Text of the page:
Microsoft came under fire for the privacy settings incorporated into Windows 10 during the summer of 2015, shortly after the launch of the operating system. Since then, the company couldn't completely alleviate those concerns, the latest critic of its privacy policies being the European Union (EU).
Windows 10 Privacy Settings And Data Collection
According to Hot Hardware, the European Union is the latest to show skepticism regarding Microsoft privacy policies in Windows 10. The 28 governing bodies that enforce data protection laws in the EU are reunited in a so called the Article 29 Working Party. The group is complaining about the default privacy settings in Windows 10 that are enabled when a user first installs boots into the operating system.
The Working Party group is also concerned about the customer data collection performed by Microsoft and its subsequently storage on company's servers. In order to increase transparency, Microsoft recently announced some changes to the privacy settings of its operating system. Even taking into consideration the proposed changes to Windows 10, the group remains concerned about the lack of protection of users' personal data.
The new privacy settings are expected to be included this spring by Microsoft in the Windows 10 Creators Update. According to tech analysts, the company decided to add them to appease both anxious OS users as well as the regulators. According to Neowin, those new measures were, in fact, announced after an investigation into Microsoft that began in 2014.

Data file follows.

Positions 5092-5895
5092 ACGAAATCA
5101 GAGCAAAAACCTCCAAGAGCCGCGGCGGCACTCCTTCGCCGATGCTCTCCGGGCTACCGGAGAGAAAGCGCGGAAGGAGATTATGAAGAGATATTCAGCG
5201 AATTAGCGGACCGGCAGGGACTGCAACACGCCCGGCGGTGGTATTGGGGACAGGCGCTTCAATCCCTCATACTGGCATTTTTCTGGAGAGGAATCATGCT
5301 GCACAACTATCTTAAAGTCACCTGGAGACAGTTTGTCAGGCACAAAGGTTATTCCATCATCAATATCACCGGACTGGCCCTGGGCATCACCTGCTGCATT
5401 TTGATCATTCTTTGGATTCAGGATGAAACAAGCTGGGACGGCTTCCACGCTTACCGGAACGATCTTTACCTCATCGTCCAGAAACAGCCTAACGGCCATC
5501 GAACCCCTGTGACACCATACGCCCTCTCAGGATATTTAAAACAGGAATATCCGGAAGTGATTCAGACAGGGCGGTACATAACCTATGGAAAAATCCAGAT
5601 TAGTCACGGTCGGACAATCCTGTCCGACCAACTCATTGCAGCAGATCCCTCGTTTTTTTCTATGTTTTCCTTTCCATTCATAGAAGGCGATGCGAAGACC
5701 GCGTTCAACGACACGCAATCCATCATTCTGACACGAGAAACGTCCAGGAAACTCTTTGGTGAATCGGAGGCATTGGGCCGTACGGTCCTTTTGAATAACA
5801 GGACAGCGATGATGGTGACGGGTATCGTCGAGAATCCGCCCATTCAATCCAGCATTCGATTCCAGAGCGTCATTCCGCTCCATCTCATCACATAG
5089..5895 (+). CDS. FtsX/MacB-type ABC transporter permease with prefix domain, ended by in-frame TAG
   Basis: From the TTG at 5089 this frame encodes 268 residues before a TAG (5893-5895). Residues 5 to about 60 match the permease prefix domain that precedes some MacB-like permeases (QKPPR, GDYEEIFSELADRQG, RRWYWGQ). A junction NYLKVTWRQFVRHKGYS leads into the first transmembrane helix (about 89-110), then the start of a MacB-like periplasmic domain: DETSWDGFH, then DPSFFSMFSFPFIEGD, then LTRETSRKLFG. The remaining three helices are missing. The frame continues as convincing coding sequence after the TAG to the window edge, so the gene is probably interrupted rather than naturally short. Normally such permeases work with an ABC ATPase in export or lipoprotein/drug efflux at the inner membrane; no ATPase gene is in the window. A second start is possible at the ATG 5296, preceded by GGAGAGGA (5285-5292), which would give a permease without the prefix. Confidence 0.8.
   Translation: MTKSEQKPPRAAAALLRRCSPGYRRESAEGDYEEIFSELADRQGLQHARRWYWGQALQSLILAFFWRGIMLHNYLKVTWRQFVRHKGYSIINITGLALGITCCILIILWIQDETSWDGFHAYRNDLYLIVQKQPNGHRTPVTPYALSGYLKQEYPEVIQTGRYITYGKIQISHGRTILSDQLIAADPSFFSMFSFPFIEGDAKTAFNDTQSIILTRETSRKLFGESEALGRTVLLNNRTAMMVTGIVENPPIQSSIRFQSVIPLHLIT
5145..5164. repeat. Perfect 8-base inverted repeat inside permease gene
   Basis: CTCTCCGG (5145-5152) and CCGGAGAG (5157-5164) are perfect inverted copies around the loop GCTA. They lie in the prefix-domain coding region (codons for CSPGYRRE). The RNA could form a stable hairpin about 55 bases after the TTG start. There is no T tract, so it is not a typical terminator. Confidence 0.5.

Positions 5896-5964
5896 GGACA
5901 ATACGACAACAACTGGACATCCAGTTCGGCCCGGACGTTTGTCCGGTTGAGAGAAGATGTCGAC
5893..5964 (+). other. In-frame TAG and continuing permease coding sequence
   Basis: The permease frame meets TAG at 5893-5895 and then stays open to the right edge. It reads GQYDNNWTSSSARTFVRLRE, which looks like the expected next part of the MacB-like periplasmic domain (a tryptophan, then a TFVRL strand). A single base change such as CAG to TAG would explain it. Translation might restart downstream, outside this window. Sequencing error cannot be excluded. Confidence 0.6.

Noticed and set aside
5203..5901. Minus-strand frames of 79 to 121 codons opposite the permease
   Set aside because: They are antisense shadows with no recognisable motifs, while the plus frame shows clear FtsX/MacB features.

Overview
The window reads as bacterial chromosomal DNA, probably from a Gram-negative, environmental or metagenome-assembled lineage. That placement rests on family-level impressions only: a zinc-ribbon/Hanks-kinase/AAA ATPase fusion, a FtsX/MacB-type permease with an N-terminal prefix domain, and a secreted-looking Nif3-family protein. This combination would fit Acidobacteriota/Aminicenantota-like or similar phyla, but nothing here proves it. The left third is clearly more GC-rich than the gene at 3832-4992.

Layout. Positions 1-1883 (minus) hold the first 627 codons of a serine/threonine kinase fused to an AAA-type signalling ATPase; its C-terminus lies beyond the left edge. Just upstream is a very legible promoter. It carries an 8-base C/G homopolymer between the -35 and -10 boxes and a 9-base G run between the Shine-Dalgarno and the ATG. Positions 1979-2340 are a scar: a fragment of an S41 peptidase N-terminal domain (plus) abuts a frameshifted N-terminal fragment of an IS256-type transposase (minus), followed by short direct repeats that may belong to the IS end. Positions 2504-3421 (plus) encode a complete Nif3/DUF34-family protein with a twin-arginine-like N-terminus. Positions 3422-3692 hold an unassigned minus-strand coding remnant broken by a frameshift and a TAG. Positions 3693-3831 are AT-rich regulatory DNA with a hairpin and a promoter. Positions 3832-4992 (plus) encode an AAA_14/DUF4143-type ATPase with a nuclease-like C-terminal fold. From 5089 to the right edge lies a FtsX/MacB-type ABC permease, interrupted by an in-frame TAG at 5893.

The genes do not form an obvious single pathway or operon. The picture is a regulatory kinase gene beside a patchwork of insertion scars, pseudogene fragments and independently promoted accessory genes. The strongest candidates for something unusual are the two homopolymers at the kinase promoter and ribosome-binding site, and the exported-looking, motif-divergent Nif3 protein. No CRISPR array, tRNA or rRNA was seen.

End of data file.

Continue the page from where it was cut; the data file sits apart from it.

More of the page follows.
The investigation has been initiated by Swiss data protection regulators. It appears that Microsoft worked with Swiss authorities to introduce those new measures revealed last month. However, elsewhere in Europe, data protection watchdogs consider that the new features don't go far enough.
Before its recent announcements, in 2016, Microsoft has received a letter from the Article 29 Working Party group formed of representatives from data and privacy regulators in each of the European Union's member states. The letter expressed concerns over how the company was informing users of its intentions to collect and store collected private data and how it was collecting that information about them.
Windows 10 Privacy Concerns Are An Ongoing Issue
In January, Windows Chief Terry Myerson said that the company remains committed on protecting its customers' privacy. Myerson pointed out that the users of Windows 10 operating system have easy-to-use tools and clear choices that provide them control over the way private information is collected and used. He added that trust is important for the company. This is the reason why Microsoft is working to make Windows 10 the most secure operating system ever.
However, it appears that the regulatory bodies within the EU are having a different opinion. France's National Data Protection Commission (CNIL) expressed back in July its own concerns over Windows 10's tendency for collecting excessive customer data. Microsoft responded at the time that it welcomes feedback, but the concerns are unfounded as the company built strong privacy protections into Windows 10.
Now, European authorities raise fresh concerns. According to Neowin, the Article 29 Working Party stated that Microsoft collects data in Windows 10 for advertising and other multiple purposes. The group added that the customers need to know clearly what kinds of personal data are processed and for what purposes. Consent cannot be informed without such information and therefore it cannot be considered valid.